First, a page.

Looks like a four handle begins to weigh on the outdoor dining decision…
@carlquintanilla: At what temperature does demand for outdoor dining collapse? Goldman says around 45-degrees Fahrenheit.
Theater chains are in trouble. And so is the outlook for the Hollywood blockbuster film…
But for blockbusters, which typically cost between $200m and $300m to produce and market, the economics of distributing online are tough.
Mulan is a good example. The Disney film opened theatrically in countries such as China where cinemas were open and was sold online for $30 elsewhere. Analysts estimate that the movie has made between $90m and $100m through digital sales on Disney+. The film has also brought in $67m from the box office, but Disney only keeps a fraction of that.
With a $200m production budget and additional marketing costs, Disney would fall far short of breaking even. Disney’s chief financial officer, Christine McCarthy, told an investor conference last month that the company was “very pleased” with Mulan’s online video sales, but declined to give specifics.
Even from his own bleak situation, the chief executive of a major cinema company had choice words for the Mulan gamble: a “financial mess”.
The numbers are becoming too big to overcome with only three weeks left…
A Democratic sweep probably means a steeper Treasury curve…
Markets might fear a lift in the capital gains tax rate, but it hasn’t hurt the markets the last two times it occurred…
Strategists and prediction markets are increasingly pricing in a “Blue Wave” where Democrat Joe Biden wins the presidency and his party takes control of the Senate, adding to their hold on the House. That might allow for an increase in some tax rates — including capital gains.
If a higher rate become effective Jan. 1, 2022, there would probably be some downward pressure in equity markets in the fourth quarter of 2021, according to JPMorgan strategists led by Nikolaos Panigirtzoglou. But once the new rate was in place, stocks would likely resume their upward trajectory, as they did in the first halves of 1987 and 2013 following increases on some capital gains.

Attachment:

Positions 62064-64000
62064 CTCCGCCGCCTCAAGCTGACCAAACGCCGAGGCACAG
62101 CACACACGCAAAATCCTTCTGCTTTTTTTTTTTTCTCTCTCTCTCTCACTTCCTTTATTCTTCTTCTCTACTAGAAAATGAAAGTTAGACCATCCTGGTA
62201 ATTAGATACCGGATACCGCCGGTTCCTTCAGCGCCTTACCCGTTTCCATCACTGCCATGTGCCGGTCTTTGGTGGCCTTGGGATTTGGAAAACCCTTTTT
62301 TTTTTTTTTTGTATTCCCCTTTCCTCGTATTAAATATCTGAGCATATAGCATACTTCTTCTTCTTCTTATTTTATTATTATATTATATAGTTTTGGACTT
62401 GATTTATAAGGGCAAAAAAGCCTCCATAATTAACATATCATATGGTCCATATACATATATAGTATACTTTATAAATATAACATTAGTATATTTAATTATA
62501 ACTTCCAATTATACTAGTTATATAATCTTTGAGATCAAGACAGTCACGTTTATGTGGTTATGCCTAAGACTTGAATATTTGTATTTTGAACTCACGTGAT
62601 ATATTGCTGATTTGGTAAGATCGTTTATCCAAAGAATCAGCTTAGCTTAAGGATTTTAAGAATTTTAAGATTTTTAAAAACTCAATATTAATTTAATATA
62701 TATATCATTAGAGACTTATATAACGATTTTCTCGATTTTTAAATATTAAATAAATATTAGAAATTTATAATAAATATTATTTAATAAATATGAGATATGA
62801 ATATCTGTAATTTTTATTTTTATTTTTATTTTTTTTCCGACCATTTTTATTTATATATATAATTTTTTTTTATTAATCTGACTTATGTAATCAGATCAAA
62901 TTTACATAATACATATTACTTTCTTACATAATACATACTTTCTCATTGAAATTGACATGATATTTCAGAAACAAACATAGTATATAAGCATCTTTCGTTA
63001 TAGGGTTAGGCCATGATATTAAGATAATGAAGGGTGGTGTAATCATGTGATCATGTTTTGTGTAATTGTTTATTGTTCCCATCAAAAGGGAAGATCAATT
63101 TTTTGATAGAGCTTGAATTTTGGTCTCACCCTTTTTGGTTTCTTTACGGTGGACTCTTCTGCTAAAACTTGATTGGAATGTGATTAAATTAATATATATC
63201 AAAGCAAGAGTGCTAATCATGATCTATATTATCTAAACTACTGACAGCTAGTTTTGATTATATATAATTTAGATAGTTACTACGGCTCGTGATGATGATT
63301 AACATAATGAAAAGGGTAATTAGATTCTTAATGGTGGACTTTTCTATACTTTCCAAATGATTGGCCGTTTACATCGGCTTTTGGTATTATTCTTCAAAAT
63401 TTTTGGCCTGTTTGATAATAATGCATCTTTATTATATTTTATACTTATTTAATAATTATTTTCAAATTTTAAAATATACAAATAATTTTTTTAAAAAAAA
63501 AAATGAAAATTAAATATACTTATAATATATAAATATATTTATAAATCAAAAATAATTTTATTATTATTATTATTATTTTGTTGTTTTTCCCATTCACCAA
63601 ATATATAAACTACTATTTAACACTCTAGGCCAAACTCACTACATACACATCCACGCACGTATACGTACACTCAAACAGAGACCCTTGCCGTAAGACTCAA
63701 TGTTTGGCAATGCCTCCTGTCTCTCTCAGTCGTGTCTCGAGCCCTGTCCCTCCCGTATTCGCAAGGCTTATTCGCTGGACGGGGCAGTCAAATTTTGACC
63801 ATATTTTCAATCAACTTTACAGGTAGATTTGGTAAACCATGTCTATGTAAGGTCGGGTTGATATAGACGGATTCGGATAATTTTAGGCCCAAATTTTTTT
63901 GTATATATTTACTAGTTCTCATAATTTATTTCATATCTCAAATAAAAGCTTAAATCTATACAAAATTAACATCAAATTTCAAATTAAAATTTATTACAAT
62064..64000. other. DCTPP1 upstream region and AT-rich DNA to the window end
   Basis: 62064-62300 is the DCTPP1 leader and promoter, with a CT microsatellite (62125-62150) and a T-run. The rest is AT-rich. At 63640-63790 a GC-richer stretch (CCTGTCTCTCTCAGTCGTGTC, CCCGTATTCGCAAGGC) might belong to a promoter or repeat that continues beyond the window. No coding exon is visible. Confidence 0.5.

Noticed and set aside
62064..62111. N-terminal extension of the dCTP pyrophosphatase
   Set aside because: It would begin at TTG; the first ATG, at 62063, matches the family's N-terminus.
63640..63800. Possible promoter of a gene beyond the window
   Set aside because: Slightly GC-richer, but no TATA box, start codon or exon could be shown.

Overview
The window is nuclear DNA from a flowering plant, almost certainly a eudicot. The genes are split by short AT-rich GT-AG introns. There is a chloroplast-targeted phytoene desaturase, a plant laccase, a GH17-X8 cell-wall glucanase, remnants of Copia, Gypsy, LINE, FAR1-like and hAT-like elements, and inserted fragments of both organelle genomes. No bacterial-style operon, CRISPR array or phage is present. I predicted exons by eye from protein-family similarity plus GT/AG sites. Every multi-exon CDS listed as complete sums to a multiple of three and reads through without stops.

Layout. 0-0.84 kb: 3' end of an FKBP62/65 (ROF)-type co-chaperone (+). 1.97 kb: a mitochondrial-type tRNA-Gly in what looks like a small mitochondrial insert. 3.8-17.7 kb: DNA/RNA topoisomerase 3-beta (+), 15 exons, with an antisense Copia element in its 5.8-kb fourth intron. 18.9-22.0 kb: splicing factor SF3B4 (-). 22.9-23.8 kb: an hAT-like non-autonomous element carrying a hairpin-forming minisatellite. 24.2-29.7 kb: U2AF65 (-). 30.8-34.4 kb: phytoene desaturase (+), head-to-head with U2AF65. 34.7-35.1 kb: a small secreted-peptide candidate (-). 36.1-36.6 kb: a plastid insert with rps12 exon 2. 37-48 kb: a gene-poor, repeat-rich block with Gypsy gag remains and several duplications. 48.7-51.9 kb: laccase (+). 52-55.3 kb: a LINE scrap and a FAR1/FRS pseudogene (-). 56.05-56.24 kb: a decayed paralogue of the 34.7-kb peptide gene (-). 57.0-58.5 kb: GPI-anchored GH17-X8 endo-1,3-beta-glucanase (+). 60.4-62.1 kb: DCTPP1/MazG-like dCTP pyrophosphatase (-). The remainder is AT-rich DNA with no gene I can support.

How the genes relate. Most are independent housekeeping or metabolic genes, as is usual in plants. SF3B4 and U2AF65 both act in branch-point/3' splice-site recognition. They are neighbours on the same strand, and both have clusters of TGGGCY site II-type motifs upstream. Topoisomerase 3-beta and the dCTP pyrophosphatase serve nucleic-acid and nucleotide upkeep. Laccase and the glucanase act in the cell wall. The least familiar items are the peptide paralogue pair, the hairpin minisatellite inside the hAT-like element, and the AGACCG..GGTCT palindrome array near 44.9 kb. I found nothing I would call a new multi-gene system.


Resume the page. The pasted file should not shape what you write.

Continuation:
“Longer term, we see little impact from a prospective capital gains tax rate increase on risk taking and investors’ attitude toward equities as an asset class, given the current low yield and high equity risk-premium environment,” the strategists wrote in a note dated Friday.
The strategist at Bank of America thinks that stocks could top out during a lame-duck session blow off if the market prices in both a big stimulus and a vaccine.
Hartnett expects the top in asset prices to come between election & inauguration, as fiscal, vaccine, recovery fully priced-in with SPX >3600 & bond yields on the rise. Peak policy will be the key driver of topping process, >$21tn of fiscal & monetary stimulus in 2020 will not be followed by the same again in 2021 (lucky to get >$2-4tn). Q4 equity capitulation will be driven by low & stable credit spreads and bond/FX vol, all incited by a Fed willfully targeting higher asset prices and/or asset bubble to boost wealth/lower unemployment. In Q4, expect the laggards banks, energy, small cap to rally as HYG >$85, 10-year Treasury yield rises to 1%.